Patrick Brady, a native of Donegal town who has lived in Barnesmore for 37 years, is known to all and sundry as one of the town’s leading optometrists. What’s probably less well known is his commitment to community work, specifically with regard to the Barnesmore Community Centre. He’s the current chairperson of the committee there and spoke to the Donegal Democrat in advance of next month’s AGM about the centre, what’s been happening there and what future direction it might take.
Patrick is now 60 years old. He met his wife Barbara Mongan when she was working at the opticians. The couple have three children who, he says, “have all flown the nest” and two grandchildren.
Although he still works at the opticians four days a week, he sold the business in 2005.
“That freed up a bit of time for me. I had always wanted to do something on a voluntary basis, to give something back. So, it was with that in mind that I went along to the Barnesmore Community Centre AGM back in 2006. I was the treasurer from 2007 onwards until last April when I was elected chairperson.
“We’re delighted that the centre is busy every weekday and most evenings, providing activities for people of all ages. Still, we’d love to see more people getting involved. There are lots of possibilities out there that we could be looking at things like book clubs, cookery and healthy eating classes, and crafts. It’s really up to whatever people would like to do and are prepared to do.
“Fresh thinking and new ideas never go astray. We just need to hear them. After all, we’re not mind readers.”
Mini-Monties and more
“One of the most successful programmes run at the centre is the Montessori. You could say that they are our anchor tenant. It’s run by Suzanne Costello, ably assisted by Maureen Kelly and Claire McGlynn, who is in charge of the Mini-Monties. That’s a new project that started this year for 2-3 year olds and is going very well. Here is a symbiotic relationship between the committee, the centre and the Montessori, especially in terms of the structure - ie, the building and grounds - and development. We’re currently looking at ways to develop a play area and a garden for the children, so that they can spend more time outdoors.
“During holiday times, we try to use the facility to provide activities for other age groups. For example, last summer we held the Spartans Summer Camp, which is run by Georgina Casey, Carmel Boyle, Ryan O’Donnell and Shane Patton. There are lots of arts activities provided in indoors and sports etc. outdoors for children and young people aged 6-14. The Spartan Summer Camp proved so popular that we ended up running a second session.
“We also have a large number of older people living in the area and we hold a Cards Night every Monday for them. These are organised by Sean McAnaw and our committee. We get a great turnout, usually around 40 men and women, from all over, including Ballintra, Mountcharles, Drimarone and even in-through the Gap, from Ballybofey.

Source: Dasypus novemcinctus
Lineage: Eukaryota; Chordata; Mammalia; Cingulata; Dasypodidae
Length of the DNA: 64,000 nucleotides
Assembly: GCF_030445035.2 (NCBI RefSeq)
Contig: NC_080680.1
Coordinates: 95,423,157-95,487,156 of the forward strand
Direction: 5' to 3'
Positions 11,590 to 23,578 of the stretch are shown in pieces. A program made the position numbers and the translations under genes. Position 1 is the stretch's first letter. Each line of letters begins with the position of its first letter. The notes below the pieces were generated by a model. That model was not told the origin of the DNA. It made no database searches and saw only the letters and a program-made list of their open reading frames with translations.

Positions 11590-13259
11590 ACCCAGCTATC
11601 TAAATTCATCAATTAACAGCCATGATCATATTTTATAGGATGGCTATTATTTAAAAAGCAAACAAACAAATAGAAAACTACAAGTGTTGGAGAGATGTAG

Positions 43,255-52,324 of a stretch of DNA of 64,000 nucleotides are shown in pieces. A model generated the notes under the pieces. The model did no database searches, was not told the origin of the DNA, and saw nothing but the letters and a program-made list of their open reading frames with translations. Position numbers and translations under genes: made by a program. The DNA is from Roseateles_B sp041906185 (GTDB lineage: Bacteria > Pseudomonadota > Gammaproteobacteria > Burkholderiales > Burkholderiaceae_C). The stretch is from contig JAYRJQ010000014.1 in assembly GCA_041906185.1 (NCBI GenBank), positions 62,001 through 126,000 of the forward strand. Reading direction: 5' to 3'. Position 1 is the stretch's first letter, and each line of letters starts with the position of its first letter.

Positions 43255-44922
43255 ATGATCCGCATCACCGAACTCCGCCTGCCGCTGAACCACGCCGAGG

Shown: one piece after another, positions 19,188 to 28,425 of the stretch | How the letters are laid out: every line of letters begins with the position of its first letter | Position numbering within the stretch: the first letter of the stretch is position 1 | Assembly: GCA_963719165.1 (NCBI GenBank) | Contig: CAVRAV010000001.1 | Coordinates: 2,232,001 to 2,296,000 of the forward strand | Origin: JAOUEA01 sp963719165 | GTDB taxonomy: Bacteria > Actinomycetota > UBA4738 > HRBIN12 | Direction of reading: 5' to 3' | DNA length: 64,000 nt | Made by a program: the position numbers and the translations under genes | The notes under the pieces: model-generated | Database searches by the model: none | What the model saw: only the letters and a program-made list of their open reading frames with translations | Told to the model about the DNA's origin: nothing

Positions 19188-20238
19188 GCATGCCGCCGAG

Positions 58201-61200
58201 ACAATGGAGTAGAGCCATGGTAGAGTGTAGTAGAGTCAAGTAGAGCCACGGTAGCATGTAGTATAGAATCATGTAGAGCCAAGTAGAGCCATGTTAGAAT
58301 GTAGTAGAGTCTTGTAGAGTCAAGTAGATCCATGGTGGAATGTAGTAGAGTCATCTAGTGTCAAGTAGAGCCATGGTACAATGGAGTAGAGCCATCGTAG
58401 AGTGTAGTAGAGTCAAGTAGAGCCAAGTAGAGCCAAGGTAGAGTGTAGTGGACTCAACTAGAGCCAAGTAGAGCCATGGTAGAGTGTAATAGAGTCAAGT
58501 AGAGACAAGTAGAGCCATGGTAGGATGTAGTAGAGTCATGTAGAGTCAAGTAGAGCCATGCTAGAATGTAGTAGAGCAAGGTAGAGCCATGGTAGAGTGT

“The highlight of our card playing every year is our Grand Card Play Night on Good Friday. It’s one of our major fund-raising exercises of the year as well. We’ll be holding pre-sale for this on Saturday week, March 30 at SuperValu, Donegal town.
“We also have a computer suite that was put in a number of years ago and can be used by people of all ages. However, our ability to develop training and other initiatives with this has been limited because there is still very little internet access here. The only real option is satellite, which is very expensive. Since that time, the technology has moved on as well and there are a lot of very fine training programmes being offered elsewhere. It’s a bit disappointing that we haven’t been able to do more with it but that disappointment is offset by the success of other initiatives since.
“Dramafit is held on Friday nights for 6-12 year olds. There are usually about 30 kids taking part, facilitated by Sarah Gillespie.
“The centre hosted a play that was staged by Seimi Campbell and other young people in September and that was a great hit. It was a very funny play called ‘For Better or Worse’, based on Sam Cree’s ‘Wedding Fever’, and everyone loved it.
“The launch of the book on the History of Clogher was also held here in December and the hall was packed out for that too. These were both wonderful events and we’d like to see more of this kind of thing happening here.”
Patrick says the key to the centre’s future lies in the extent to which local people become involved in it.
“We’ve been very fortunate to have some fantastic people involved with the centre. In addition to those already mentioned, I would pay a special tribute, on behalf of the committee, to Carmel Boyle. Carmel, a former chairperson. She was the driving force behind the renovation of the old Barnesmore School in 2002 and 2003, which basically made the building into a community centre. This was made possible through funding from the EU Peace and Reconciliation Programme, Donegal County Council and local fundraising and Carmel did Trojan work.
“John Bradley is another one of our stalwarts. He’s an all-round handyman and has done quite a bit, with the help of architect Trevor Jones, on improving the premises and ensuring that everything meets with the regulatory standards for fire safety as well as health and safety.
“We’d also like to thank Noelle Carr, our administrator and caretaker at the centre. She’s extremely able and dedicated and does a terrific job keeping everything running smoothly.
“With the AGM coming up next month, we’d like to invite anyone who has any ideas for programmes or activities that could be provided here in the future, or anyone who would be willing to help out in any way. This is a community centre, which belongs to all the people of the locality, and it’s up to us to make it everything that we would like it to be.”
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